Take nighttime habits seriously, neuroscientist says
People who boast about getting by on fewer than five hours sleep should be stigmatized like smokers because of the harm that fatigue can cause, a professor has said.
Russell Foster, a neuroscientist from the University of Oxford, said too many are trying to function with brain skills so impaired they could be drunk.
Studies have suggested that lack of sleep raises stress, which could lead to higher blood pressure and increased stroke risk.
Dr. Foster called for a change in attitudes toward getting an early night.
“There certainly is a culture of, ‘Well I only had five hours of sleep last night, how fantastic am I?’ In fact, we should be looking down on those sort of things. In the same way that we frown upon smoking, I think we should start to frown upon not taking our sleep seriously.”
The neuroscientist raised concern that sleep deprivation could cause risks not just in jobs such as health care and transport, where dangers were obvious, but also could damage the quality of crucial decisions.
“We see this too much with really senior people,” he said. “Lack of sleep damages a whole host of skills — empathy, processing information, ability to handle people, but right at the top of the chain you get overly impulsive, impaired thinking because of this problem.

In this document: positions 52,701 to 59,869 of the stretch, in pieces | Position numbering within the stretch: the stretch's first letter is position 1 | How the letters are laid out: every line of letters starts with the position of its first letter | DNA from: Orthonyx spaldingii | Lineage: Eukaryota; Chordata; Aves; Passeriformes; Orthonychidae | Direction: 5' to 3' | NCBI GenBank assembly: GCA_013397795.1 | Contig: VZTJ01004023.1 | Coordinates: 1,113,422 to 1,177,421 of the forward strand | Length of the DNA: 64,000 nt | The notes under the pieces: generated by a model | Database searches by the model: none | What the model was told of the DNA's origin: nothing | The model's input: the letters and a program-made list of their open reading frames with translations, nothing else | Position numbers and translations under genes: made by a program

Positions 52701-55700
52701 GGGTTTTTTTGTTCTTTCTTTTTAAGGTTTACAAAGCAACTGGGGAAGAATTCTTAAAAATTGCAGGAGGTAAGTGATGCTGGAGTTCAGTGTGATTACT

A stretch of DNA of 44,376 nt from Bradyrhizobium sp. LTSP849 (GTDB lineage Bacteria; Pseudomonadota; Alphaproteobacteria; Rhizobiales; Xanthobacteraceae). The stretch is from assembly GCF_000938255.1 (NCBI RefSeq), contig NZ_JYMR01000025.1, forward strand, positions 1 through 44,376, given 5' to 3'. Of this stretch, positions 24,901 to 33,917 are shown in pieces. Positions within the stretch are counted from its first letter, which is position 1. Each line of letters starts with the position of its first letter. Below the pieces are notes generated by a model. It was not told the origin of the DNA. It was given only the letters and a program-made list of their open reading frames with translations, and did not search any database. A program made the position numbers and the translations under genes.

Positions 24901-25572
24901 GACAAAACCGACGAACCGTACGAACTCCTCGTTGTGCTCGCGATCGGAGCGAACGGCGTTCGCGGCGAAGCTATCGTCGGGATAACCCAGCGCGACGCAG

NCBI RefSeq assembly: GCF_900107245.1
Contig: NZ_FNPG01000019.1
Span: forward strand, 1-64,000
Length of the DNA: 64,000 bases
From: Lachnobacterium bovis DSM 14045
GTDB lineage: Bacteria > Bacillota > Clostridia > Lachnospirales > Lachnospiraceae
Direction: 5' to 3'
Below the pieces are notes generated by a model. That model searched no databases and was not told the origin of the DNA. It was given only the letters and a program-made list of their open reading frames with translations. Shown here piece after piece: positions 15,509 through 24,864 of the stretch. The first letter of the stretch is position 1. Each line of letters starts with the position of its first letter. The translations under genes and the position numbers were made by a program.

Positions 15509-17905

“Look at banking, look at the recent decisions about the Greek crisis.
“We see major discussions going through the night, which have a massive impact, and decisions are being made when skills are very impaired.”
Margaret Thatcher slept for only four hours a night as prime minister, as did Winston Churchill during the Second World War — although he insisted on a two-hour nap in the afternoon.
Dr. Foster said late goers and early risers are unaware of just how badly it could affect the functioning of their brain.
“At four o’clock in the morning, our ability to process information is similar to the amount of alcohol that would make us legally drunk, as bad as if we had a few whiskies or beers,” he said.
In 2010, a University of Warwick study found that people who slept for less than six hours each night were 12 per cent more likely to die before the age of 65 than those who slept six to eight hours.
Dr. Foster said the evidence about the increased health risks posed by night shifts was also compelling.
Studies have suggested that working night shifts speeds up the aging process and is linked to increasing risks of cancer, heart disease and Type 2 diabetes.
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